Ninjababy is a Norwegian film directed by Yngvild Sve Flikke, and based on the graphic novel, Fallteknik. The film is absurd, hilarious, and lovable as it takes the audience on an unorthodox journey of characters trying to solve their problems in a wildly unconventional way, in a wildly unconventional order.
After clearly showing signs of pregnancy, young Rakel (Kristine Kujath Thorp) discovers that she actually is pregnant, in a beautiful display of well-written dramatic irony. To make matters worse, it’s with the awkward, if not personable, martial arts teacher Mos; whose class she attended with her best friend. Rakel tells Mos that she’s pregnant with his child, and she plans to get an abortion. After a missed bus, Mos winds up taking Rakel to the appointment. During the ultrasound, they learn some troubling news. Rakel is not eight weeks pregnant, like she originally thought, she’s SIX MONTHS pregnant, and now must track down the actual father of the child.
Rakel approaches the new suspected baby daddy, who for the sake of steering clear of excess crassness we’ll call him DJ. With DJ’s introduction, an unsteady love triangle is introduced. But, within the love triangle is Rakel and Mos. The pair grow closer as DJ keeps appearing and trying to worm himself in at the most inopportune times. He first rejects the notion of Rakel’s baby, but then decides, passionately, that he wants to father the child.
Rakel does a fantastic job supporting the film as the main character. She’s extraordinarily outlandish, taking ridiculous action to find the solution to her current predicament. In the beginning, it’s procuring an abortion. But after that option is ruled out, she’s determined to find a family for her baby in her own quirky way. Within her outspoken personality and sometimes odd choices, it’s clear that Rakel really does want what’s best for the baby, even if she does want nothing to do with it. She dubs it a “sneaky little ninjababy” for living inside her for six months without her noticing.
Ninjababy himself is a hilarious commentator throughout the film. He takes the image of a crudely drawn baby boy with a ninja mask, one of Rakel’s drawings come to life. Ninjababy serves as a vessel for Rakel’s thoughts, and presents the audience with witty retorts and complaints as he acts as a presentation of Rakel’s inner monologue.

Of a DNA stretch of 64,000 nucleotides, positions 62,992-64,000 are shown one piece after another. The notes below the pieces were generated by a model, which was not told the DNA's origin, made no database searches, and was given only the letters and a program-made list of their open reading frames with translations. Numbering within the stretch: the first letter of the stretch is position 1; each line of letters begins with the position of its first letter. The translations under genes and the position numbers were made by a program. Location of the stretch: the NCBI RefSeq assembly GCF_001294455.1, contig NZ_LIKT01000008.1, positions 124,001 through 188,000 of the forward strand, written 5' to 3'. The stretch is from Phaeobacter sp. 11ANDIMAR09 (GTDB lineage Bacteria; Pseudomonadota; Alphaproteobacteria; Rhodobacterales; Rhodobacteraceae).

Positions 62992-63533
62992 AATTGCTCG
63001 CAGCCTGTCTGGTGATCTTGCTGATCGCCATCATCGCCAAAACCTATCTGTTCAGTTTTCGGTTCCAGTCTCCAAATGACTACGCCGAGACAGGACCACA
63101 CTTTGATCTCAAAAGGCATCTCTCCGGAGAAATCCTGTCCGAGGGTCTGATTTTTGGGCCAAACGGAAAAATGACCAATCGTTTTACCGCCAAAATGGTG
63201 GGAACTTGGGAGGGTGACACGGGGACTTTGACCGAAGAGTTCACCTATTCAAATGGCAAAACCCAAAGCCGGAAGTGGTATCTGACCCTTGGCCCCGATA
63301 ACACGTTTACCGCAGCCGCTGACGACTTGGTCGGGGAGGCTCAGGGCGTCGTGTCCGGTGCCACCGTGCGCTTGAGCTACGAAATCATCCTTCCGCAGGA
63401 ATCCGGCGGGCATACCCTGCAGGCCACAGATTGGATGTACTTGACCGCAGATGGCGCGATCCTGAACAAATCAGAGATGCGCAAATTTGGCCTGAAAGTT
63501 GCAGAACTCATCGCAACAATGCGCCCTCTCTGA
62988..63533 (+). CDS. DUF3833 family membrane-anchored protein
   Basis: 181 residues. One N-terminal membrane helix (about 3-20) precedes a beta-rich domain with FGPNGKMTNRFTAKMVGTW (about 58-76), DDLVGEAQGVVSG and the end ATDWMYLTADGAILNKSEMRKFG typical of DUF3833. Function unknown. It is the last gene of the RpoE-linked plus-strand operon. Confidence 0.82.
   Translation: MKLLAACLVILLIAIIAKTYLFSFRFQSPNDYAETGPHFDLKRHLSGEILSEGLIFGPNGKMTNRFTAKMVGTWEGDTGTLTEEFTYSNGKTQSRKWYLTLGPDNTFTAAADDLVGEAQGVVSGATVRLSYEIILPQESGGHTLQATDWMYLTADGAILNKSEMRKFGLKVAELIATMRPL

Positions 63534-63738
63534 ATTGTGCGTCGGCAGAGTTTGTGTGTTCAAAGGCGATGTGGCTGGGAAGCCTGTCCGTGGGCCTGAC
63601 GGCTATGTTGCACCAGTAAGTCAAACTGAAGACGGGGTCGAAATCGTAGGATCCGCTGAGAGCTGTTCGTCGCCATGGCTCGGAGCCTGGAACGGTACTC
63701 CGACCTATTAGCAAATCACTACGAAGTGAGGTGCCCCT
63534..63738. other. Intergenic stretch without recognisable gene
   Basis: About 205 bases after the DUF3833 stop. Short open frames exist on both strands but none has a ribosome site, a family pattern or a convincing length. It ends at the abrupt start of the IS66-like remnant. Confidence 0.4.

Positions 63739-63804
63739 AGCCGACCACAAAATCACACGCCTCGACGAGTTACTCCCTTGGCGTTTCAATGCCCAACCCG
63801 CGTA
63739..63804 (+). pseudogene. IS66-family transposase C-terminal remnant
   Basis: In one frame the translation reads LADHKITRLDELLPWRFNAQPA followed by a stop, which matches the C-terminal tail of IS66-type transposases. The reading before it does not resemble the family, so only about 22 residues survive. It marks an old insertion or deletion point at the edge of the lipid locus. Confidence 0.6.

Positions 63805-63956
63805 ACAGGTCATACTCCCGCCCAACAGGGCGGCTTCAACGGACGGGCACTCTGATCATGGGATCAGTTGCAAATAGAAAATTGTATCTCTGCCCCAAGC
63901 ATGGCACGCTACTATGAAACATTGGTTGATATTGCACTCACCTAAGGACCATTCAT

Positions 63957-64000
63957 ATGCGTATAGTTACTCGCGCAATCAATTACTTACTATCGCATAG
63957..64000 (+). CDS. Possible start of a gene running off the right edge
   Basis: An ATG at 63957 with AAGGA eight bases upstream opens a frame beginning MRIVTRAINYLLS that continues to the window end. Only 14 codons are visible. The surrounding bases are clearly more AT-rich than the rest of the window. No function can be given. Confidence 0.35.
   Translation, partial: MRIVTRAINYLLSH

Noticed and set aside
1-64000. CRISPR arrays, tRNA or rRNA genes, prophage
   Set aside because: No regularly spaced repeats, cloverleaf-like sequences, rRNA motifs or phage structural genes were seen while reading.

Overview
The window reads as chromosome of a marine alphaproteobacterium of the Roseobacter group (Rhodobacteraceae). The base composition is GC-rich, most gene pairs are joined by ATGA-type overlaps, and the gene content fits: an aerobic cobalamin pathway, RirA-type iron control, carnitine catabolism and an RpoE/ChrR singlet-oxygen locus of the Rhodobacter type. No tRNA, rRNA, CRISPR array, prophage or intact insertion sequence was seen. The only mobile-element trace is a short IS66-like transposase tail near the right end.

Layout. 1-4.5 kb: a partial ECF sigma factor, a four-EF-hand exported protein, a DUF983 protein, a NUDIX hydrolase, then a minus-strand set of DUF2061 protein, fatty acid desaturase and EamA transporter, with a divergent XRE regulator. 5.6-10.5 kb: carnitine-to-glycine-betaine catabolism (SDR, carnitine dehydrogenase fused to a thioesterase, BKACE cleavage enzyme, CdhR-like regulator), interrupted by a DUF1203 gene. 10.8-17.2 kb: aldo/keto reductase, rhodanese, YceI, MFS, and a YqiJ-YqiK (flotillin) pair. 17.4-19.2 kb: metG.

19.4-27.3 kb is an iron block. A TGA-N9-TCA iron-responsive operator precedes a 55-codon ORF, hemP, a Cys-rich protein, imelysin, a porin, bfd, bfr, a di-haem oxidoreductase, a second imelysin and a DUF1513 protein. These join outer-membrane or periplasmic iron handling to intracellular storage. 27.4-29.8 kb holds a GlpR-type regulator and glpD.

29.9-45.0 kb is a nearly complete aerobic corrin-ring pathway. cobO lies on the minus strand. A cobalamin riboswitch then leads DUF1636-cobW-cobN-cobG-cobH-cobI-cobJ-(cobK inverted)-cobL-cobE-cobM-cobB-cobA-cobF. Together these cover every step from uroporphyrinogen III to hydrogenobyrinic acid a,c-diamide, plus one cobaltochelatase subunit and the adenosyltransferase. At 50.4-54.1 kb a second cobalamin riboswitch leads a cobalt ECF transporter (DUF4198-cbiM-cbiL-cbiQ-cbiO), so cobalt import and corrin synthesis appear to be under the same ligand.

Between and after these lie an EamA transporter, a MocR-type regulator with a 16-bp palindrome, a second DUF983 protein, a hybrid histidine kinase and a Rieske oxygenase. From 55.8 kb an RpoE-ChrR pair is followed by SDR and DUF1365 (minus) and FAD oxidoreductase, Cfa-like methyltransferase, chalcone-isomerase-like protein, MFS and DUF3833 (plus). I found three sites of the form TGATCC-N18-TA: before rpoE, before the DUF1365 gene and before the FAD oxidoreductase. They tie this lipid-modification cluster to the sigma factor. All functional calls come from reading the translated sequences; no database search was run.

Despite loving the story, and loving the ending, it felt incomplete. On the romance front, a major thread is left untied. While the film’s big story kicks off with Rakel’s pregnancy, and the baby is the driving force, the romantic side of the plot is a strong component in the audience’s connection to Rakel. The storyline with the baby is neatly wrapped, in an incredibly heartwarming manner complete with an epilogue. The story of Rakel’s romantic ventures doesn’t get so much as a nod after it disappears from the hospital. I felt unsatisfied not knowing what had happened, and that we watched a character walk away, and then we never say where he went.
There were times in the movie where everything seemed so outlandish, that it felt impossible for any serious moment to come later. But the tone was so masterfully balanced between ridiculousness and seriousness, with quick injections of comedy or drama when a scene was driven by the other. Throughout the movie were moments of cheering, crying, and hysterical laughter that may have been heard by neighboring apartments. Ninjababy isn’t afraid to pull out all the stops and take advantage of any possible emotion that the audience can feel.
Overall, Ninjababy is a crass and surprisingly emotional delight. Fun and brutally real characters tell a story that doesn’t rely on traditional cliches of the new mother story. Reminiscent of an adult, Norwegian Juno, Rakel keeps a tight connection with the audience through her journey to figure out what to do with this baby, and more importantly, what to do with herself.
This article was written by a guest contributor
Amanda started writing with video game reviews – every 12 year old boy’s dream! She has worked in TV development and children’s theater. She also writes and produces a podcast called Logdate. She finds a way to write about almost anything, and loves stories that inspire happiness and change.
See more SXSW reviews:
Writer and director Addison Heimann makes his directorial debut with a powerful film examining mental health and childhood trauma through the lens of horror. StarringContinue Reading